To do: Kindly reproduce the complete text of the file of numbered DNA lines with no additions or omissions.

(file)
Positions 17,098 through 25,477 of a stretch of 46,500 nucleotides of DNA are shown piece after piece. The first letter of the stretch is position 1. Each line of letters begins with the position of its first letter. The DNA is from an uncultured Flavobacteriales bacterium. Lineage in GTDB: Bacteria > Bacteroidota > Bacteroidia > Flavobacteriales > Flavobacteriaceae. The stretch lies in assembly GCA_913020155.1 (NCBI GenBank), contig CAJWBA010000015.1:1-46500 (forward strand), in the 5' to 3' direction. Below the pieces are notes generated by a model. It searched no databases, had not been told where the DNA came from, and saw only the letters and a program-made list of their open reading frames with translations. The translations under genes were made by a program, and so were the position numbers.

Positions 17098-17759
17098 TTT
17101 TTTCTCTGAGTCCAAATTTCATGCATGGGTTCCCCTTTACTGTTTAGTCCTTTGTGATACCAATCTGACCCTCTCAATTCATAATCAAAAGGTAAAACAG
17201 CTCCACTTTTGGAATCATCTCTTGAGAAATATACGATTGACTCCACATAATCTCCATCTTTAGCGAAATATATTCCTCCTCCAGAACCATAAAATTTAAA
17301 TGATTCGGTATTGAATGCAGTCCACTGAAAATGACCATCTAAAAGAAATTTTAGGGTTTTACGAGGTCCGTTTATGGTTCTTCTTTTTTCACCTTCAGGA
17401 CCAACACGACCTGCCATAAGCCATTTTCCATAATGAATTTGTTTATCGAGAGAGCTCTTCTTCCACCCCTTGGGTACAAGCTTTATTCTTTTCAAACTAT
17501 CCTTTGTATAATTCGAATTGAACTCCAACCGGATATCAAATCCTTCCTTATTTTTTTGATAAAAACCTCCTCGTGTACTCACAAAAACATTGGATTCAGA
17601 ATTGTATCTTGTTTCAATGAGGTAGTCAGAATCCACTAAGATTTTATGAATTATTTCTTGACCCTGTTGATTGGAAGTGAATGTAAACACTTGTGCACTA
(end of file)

Positions 17,098 through 25,477 of a stretch of 46,500 nucleotides of DNA are shown piece after piece. The first letter of the stretch is position 1. Each line of letters begins with the position of its first letter. The DNA is from an uncultured Flavobacteriales bacterium. Lineage in GTDB: Bacteria > Bacteroidota > Bacteroidia > Flavobacteriales > Flavobacteriaceae. The stretch lies in assembly GCA_913020155.1 (NCBI GenBank), contig CAJWBA010000015.1:1-46500 (forward strand), in the 5' to 3' direction. Below the pieces are notes generated by a model. It searched no databases, had not been told where the DNA came from, and saw only the letters and a program-made list of their open reading frames with translations. The translations under genes were made by a program, and so were the position numbers.

Positions 17098-17759
17098 TTT
17101 TTTCTCTGAGTCCAAATTTCATGCATGGGTTCCCCTTTACTGTTTAGTCCTTTGTGATACCAATCTGACCCTCTCAATTCATAATCAAAAGGTAAAACAG
17201 CTCCACTTTTGGAATCATCTCTTGAGAAATATACGATTGACTCCACATAATCTCCATCTTTAGCGAAATATATTCCTCCTCCAGAACCATAAAATTTAAA
17301 TGATTCGGTATTGAATGCAGTCCACTGAAAATGACCATCTAAAAGAAATTTTAGGGTTTTACGAGGTCCGTTTATGGTTCTTCTTTTTTCACCTTCAGGA
17401 CCAACACGACCTGCCATAAGCCATTTTCCATAATGAATTTGTTTATCGAGAGAGCTCTTCTTCCACCCCTTGGGTACAAGCTTTATTCTTTTCAAACTAT
17501 CCTTTGTATAATTCGAATTGAACTCCAACCGGATATCAAATCCTTCCTTATTTTTTTGATAAAAACCTCCTCGTGTACTCACAAAAACATTGGATTCAGA
17601 ATTGTATCTTGTTTCAATGAGGTAGTCAGAATCCACTAAGATTTTATGAATTATTTCTTGACCCTGTTGATTGGAAGTGAATGTAAACACTTGTGCACTA